I am dreading to see what will happen to me when that Tower crumbles in all its chaos, revealing its ugly truths not in snippets that I deliberately avoid here and there, but in all its majestic lumpness. A small part of me hopes it will be too much and I will just go catatonic and farewell to all. A part of me says don’t worry, you’ll always be who you are, you’ll be fine, you’ll just have more tools to battle your stuff when it gets out of control. A small part of me still says all this is bullshit, forget everything that happened it was never that bad you’re making it so much worse than it is, you’re FINE and as soon as the little one is grown up you can go back to apply for jobs as Mr Big Guy or Ms Cool Lady’s PA. A part of me, as always, just waits for everything to reveal itself to be a stupid dream, where the nightmare is everything is dandy around you and YOU are the nightmare.

The truth is now outsiders are involved. Something I have avoided all my life. Outsiders that will either help me, or condemn me. They will either dismiss me or diagnose me and then it will all be real.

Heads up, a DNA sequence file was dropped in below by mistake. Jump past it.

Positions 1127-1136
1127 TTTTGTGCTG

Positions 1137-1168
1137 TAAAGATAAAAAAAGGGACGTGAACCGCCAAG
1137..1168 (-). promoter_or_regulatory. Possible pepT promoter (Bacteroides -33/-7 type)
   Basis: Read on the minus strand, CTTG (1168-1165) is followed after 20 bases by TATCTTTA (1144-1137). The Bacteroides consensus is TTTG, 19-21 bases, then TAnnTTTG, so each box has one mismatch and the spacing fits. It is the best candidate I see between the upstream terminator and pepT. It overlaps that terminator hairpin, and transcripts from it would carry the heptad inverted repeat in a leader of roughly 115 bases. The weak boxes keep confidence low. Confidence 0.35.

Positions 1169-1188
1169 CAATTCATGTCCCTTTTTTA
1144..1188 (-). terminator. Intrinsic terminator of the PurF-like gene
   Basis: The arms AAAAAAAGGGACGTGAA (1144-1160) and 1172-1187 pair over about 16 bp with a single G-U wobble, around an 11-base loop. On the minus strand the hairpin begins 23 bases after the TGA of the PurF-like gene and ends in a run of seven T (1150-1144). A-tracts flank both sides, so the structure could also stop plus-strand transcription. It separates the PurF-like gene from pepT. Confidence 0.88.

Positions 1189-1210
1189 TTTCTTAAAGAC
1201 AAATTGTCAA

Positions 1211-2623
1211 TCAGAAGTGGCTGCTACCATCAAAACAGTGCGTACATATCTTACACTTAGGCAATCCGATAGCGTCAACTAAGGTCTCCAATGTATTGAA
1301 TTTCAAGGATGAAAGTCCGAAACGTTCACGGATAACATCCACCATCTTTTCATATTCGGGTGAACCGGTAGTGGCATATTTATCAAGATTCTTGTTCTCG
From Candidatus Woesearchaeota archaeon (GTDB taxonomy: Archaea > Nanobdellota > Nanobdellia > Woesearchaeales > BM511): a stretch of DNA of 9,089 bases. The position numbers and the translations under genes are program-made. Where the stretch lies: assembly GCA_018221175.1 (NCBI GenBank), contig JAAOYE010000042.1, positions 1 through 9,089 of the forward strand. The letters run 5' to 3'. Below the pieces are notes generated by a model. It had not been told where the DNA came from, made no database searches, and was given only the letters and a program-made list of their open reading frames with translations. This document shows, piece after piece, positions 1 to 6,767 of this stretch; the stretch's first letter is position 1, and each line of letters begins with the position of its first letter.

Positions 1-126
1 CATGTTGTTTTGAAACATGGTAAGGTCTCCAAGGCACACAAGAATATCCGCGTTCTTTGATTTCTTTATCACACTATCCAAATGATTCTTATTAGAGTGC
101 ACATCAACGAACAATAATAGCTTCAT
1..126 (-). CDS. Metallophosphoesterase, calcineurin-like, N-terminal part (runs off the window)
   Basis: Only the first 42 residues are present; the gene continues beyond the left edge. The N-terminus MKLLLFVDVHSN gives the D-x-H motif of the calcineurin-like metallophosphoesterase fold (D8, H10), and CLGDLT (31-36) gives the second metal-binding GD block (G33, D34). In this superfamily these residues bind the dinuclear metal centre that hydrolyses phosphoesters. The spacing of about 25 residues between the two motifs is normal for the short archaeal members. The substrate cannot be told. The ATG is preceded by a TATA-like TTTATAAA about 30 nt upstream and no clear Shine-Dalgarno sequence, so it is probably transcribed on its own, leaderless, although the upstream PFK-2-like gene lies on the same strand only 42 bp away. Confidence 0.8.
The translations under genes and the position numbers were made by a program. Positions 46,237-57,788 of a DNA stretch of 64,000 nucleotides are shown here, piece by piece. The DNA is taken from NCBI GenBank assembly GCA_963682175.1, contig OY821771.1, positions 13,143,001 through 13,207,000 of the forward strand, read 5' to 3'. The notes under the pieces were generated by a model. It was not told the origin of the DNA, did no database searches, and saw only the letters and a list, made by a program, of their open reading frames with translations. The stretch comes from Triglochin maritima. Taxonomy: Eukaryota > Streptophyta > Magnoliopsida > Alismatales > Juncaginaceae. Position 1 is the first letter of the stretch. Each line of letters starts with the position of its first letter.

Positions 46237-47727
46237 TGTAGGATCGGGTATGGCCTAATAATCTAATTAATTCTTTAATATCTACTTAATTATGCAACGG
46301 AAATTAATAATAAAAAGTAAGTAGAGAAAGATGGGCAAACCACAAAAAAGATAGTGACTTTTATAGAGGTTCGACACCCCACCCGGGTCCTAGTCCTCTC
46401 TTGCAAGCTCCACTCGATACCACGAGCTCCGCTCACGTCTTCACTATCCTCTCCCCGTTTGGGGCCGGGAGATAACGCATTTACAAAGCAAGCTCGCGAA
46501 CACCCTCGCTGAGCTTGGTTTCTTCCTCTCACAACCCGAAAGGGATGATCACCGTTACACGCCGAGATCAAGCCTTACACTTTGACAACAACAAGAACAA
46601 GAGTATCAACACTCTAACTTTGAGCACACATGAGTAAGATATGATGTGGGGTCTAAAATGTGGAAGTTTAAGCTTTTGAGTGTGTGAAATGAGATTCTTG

And the truth is, every day, I can’t think of anything else.



6 thoughts on “The truth

  1. Last year was the year I came undone. I remember it clearly. I remember how scared I was as I went from panic attack to that fear of my sanity slipping away. I am a trained psychologist and was aware that something was happening to me. I had a clue what I had. I saw the signs and my genes already made it clear that I was predisposed to have a mood disorder. When I spoke to my old professor, my mentor and friend she insisted that it was probably nothing. I also spoke to my boss in the center I worked for and she was fast to dismiss it as stress. I eventually sought help from someone who didn’t know me on a personal level. The moment I entered the clinic she asked me why I was there. I said I had a feeling I was clinically depressed or bipolar. She confirmed it. I took it in easy, but you know, as it sunk it, i felt the fear creep in. Here I was, a trained psychologist with a clear idea of what I had getting confirmation and I was scared. Fear is part of it i suppose, but when it sank in and I knew what to do there was comfort there. There was no second guessing, there was no groping in the dark, what i had was a name that allowed me to work on something. This resonated with me. Whatever the diagnosis, if you feel iffy about it seek another person’s opinion, but I also think we as individuals know when the diagnosis is right. I love the truth too. It’s something I obsessed over as well, but the thing about the truth is, its never easy.